TNT's "Baby" is a gentle story that strays from the network's usual macho formula. 

Birth of a Chick-Flick

TNT doesn't do a lot of original-production chick flicks. Mostly what it does is hook up with a well-known (or fading) star who has a pet project and offer him or her — usually him — the chance to produce the project and see it air on TNT. If you woke me up in the dark of night and asked me, "Quick: What's TNT's favorite genre for original productions?" I'd have to say, "Westerns."

This is not to say that I know this for a fact. But it's my educated guess after having previewed countless TNT tapes for columns in this space.

But "Baby," TNT's latest, is a chick flick, a departure from the TNT trend, if it is a trend. This time the executive producer is — you guessed it — a woman, Academy Award-nominee Glenn Close ("Fatal Attraction," among many others).

"Baby" marks the fifth time that Close has been involved in bringing a book by Patty MacLachlan to television. Close and MacLachlan began working on the project six years ago. MacLachlan, you may recall, was also the author of the "Sarah, Plain and Tall" stories that were brought to television, with Close as Sarah, by the Hallmark Hall of Fame series.

Although they could have devoted more time to coming up with a better name — "Baby" could be the title of anything from a story about giving birth to a tale about a pouty stripper — the results of their efforts is a remarkably beautiful, slow-moving and tender film about a family that rediscovers itself.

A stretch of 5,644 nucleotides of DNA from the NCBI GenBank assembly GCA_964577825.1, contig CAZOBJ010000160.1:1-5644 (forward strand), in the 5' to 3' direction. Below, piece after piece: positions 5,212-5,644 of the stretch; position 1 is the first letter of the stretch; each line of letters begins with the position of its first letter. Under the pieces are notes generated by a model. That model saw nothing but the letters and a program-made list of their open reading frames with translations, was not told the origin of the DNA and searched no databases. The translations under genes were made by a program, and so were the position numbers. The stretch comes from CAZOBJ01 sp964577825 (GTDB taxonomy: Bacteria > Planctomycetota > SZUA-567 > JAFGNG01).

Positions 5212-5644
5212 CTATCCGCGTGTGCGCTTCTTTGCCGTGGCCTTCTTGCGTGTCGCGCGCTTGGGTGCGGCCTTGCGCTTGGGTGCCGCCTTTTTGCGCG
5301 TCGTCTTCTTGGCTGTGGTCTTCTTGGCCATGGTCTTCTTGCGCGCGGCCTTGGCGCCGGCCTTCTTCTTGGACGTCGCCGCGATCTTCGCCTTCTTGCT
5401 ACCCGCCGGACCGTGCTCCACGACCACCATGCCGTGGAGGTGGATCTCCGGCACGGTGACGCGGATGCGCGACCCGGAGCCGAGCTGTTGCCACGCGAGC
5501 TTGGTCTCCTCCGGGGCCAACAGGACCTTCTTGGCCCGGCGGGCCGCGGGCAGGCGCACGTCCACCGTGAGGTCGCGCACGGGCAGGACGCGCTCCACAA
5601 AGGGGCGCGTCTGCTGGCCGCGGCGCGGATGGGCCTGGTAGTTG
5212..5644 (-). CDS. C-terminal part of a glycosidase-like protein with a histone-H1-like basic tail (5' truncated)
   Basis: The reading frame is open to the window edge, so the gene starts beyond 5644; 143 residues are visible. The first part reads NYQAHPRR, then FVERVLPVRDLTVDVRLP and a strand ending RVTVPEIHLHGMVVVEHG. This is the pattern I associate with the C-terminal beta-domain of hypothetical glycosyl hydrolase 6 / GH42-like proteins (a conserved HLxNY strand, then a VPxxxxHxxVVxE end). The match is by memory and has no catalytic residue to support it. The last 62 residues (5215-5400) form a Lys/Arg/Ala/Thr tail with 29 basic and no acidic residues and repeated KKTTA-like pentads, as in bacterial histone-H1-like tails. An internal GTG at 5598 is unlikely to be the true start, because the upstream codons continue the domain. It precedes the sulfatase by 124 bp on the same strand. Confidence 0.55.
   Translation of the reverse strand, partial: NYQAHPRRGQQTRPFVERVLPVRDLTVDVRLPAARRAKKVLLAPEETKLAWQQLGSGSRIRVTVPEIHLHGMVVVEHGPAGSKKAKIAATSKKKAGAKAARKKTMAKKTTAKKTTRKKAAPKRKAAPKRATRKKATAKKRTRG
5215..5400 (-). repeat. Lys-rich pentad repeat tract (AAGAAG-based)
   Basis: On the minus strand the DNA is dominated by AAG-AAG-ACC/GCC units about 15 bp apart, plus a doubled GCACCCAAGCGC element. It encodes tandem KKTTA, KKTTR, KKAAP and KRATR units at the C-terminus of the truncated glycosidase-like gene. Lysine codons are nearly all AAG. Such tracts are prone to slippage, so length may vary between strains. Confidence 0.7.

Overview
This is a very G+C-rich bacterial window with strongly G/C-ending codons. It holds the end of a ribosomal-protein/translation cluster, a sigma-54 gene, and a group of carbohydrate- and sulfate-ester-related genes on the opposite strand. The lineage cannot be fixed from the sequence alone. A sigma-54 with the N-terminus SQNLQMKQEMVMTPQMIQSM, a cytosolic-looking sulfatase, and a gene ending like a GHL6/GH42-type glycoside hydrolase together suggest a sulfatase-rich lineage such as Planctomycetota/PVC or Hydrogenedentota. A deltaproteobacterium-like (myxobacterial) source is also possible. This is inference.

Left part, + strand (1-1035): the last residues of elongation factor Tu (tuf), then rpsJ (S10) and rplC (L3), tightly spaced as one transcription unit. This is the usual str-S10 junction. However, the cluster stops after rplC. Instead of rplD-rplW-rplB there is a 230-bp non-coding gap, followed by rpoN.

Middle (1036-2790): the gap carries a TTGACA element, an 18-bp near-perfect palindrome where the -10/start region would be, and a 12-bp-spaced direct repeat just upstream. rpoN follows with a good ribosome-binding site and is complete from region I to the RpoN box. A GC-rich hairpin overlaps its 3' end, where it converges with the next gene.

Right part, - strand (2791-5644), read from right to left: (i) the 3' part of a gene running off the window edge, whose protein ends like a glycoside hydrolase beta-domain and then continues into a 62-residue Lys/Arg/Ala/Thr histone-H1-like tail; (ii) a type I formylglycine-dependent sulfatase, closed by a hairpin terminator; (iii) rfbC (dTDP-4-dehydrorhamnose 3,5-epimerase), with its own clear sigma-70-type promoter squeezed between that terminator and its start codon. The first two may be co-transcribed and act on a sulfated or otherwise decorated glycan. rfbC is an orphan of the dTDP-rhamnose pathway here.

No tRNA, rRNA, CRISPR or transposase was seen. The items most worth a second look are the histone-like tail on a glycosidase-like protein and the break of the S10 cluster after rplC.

Farrah Fawcett and Keith Carradine play Lily and John Malone who, along with their 12-year-old daughter Larkin (Alison Pill), and John's mother (Jean Stapleton), live in a rambling house on an island off the coast of New England. On the surface, their life appears to be idyllic. Lily is an artist and John is a writer who drinks a bit and likes to tap-dance on the coffee table to the soundtrack of "Singing in the Rain."

But up on a hill not far from the Malones' house is a graveyard with one gravestone that says simply "Baby." And the Malones' seemingly idyllic life masks their grief over the recent loss of their 5-day-old son.

The catalyst that helps the Malones find the way back to the main thread of their lives is another baby, a 1-year-old named Sophie, who is left on their doorstep one late summer morning.

Sophie's presence reopens family wounds that are still healing, but the child also brings a new focus to the family's life and forces them to confront the pain they've been hiding from each other. As with all of MacLachlan's stories, the message is that love and forgiveness are paramount.

Close has done a good job with "Baby." The cast is excellent, the story is told with grace and a touch of humor to leaven the inherent sadness, and cinematographer Ron Garcia has captured well the desolation — and beauty — of the island where the Malones live.

If you're in the mood for a gentle story that unwinds at a leisurely pace, "Baby" — aside from that pesky title — is worth


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